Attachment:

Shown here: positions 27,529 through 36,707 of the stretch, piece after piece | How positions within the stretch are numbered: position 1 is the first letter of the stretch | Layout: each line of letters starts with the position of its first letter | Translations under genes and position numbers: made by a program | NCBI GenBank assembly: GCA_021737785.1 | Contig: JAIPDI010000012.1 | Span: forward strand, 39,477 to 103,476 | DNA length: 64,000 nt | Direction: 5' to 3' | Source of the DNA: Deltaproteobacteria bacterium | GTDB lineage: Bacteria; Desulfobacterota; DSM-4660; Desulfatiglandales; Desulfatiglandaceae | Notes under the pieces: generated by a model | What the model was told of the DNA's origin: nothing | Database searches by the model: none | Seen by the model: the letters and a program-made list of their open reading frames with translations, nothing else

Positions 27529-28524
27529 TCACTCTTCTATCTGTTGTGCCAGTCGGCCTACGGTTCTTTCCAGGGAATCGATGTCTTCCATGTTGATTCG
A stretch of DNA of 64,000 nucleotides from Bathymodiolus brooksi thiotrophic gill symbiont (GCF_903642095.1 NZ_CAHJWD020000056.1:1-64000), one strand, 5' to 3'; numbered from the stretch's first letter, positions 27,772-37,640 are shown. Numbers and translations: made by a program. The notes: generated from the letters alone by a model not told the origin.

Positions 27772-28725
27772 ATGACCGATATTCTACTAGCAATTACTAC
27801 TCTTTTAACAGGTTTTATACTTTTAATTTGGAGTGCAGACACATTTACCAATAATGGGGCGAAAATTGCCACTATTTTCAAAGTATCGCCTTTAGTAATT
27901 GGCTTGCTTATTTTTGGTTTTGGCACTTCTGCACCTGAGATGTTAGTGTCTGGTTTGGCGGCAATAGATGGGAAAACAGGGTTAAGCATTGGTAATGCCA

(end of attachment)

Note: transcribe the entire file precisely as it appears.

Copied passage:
Shown here: positions 27,529 through 36,707 of the stretch, piece after piece | How positions within the stretch are numbered: position 1 is the first letter of the stretch | Layout: each line of letters starts with the position of its first letter | Translations under genes and position numbers: made by a program | NCBI GenBank assembly: GCA_021737785.1 | Contig: JAIPDI010000012.1 | Span: forward strand, 39,477 to 103,476 | DNA length: 64,000 nt | Direction: 5' to 3' | Source of the DNA: Deltaproteobacteria bacterium | GTDB lineage: Bacteria; Desulfobacterota; DSM-4660; Desulfatiglandales; Desulfatiglandaceae | Notes under the pieces: generated by a model | What the model was told of the DNA's origin: nothing | Database searches by the model: none | Seen by the model: the letters and a program-made list of their open reading frames with translations, nothing else

Positions 27529-28524
27529 TCACTCTTCTATCTGTTGTGCCAGTCGGCCTACGGTTCTTTCCAGGGAATCGATGTCTTCCATGTTGATTCG
A stretch of DNA of 64,000 nucleotides from Bathymodiolus brooksi thiotrophic gill symbiont (GCF_903642095.1 NZ_CAHJWD020000056.1:1-64000), one strand, 5' to 3'; numbered from the stretch's first letter, positions 27,772-37,640 are shown. Numbers and translations: made by a program. The notes: generated from the letters alone by a model not told the origin.

Positions 27772-28725
27772 ATGACCGATATTCTACTAGCAATTACTAC
27801 TCTTTTAACAGGTTTTATACTTTTAATTTGGAGTGCAGACACATTTACCAATAATGGGGCGAAAATTGCCACTATTTTCAAAGTATCGCCTTTAGTAATT
27901 GGCTTGCTTATTTTTGGTTTTGGCACTTCTGCACCTGAGATGTTAGTGTCTGGTTTGGCGGCAATAGATGGGAAAACAGGGTTAAGCATTGGTAATGCCA